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3 March 2014 DMD-based random-access optical-resolution photoacoustic microscopy
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The scanning mechanism is a major technical focus in optical-resolution photoacoustic microscopy. Flexible scanning access with fast scanning speed is desired to monitor biological and physiological dynamics with high temporal resolution. We developed random-access optical-resolution photoacoustic microscopy (RA-OR-PAM) using a digital micromirror device (DMD). Each micromirror on the DMD can be independently controlled, allowing imaging of regions of interest with arbitrary user-selected shapes without extraneous information. A global structural image is first acquired, and the regions of interest are selected. The laser beam then scans these regions exclusively, resulting in a faster frame rate than in a conventional raster scan. This system can rapidly scan arbitrarily shaped regions of interest with a lateral resolution of 3.6 μm within a 40×40 μm2 imaging area, a size comparable to the focal spot size of a 50 MHz ultrasound transducer. We demonstrated the random-access ability of RA-OR-PAM by imaging a monolayer of red blood cells. This system was then used to monitor blood flow in vivo within user-selected capillaries in a mouse ear. By imaging only the capillary of interest, the frame rate was increased by up to 13.3 times.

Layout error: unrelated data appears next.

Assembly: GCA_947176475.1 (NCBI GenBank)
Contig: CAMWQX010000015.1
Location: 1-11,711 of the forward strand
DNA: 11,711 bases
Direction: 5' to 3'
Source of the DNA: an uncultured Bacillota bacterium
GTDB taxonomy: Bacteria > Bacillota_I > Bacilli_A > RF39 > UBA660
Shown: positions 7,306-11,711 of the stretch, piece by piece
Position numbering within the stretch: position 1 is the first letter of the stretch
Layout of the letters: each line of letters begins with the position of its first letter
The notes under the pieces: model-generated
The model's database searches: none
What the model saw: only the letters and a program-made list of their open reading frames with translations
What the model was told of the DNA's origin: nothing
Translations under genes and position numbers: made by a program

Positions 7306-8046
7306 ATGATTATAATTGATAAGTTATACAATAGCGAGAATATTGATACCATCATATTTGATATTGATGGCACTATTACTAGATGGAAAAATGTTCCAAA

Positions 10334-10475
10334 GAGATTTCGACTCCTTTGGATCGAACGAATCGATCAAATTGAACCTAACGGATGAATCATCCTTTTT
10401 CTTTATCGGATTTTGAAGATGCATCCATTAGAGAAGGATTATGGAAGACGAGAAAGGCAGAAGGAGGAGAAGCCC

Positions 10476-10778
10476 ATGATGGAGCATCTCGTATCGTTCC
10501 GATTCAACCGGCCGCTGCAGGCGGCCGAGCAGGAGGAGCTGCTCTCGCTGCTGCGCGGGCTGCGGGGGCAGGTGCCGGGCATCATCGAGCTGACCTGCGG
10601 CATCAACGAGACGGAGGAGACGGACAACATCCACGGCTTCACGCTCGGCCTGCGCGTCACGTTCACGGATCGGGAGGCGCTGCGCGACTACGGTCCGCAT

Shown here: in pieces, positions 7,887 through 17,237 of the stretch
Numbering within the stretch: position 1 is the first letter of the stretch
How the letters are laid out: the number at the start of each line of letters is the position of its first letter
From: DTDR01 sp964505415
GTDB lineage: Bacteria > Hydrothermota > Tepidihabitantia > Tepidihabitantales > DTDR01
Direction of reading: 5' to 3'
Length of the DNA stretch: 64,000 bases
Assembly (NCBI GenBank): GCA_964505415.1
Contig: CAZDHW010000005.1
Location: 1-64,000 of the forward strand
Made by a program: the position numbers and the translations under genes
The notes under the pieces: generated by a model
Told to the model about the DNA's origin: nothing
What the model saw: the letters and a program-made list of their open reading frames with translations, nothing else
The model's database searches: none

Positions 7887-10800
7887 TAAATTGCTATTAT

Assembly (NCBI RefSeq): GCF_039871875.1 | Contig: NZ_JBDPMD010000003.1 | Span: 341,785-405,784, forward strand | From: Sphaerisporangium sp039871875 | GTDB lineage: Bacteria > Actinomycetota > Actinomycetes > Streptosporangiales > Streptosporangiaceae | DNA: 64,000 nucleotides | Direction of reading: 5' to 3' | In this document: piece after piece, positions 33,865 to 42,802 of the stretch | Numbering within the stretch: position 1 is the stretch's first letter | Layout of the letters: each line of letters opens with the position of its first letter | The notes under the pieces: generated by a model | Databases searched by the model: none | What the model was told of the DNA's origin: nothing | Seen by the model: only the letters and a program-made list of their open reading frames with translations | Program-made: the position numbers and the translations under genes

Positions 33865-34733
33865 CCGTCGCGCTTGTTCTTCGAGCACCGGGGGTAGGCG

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Jinyang Liang, Yong Zhou, Amy W. Winkler, Lidai Wang, Konstantin I. Maslov, Chiye Li, and Lihong V. Wang "DMD-based random-access optical-resolution photoacoustic microscopy", Proc. SPIE 8943, Photons Plus Ultrasound: Imaging and Sensing 2014, 894312 (3 March 2014);

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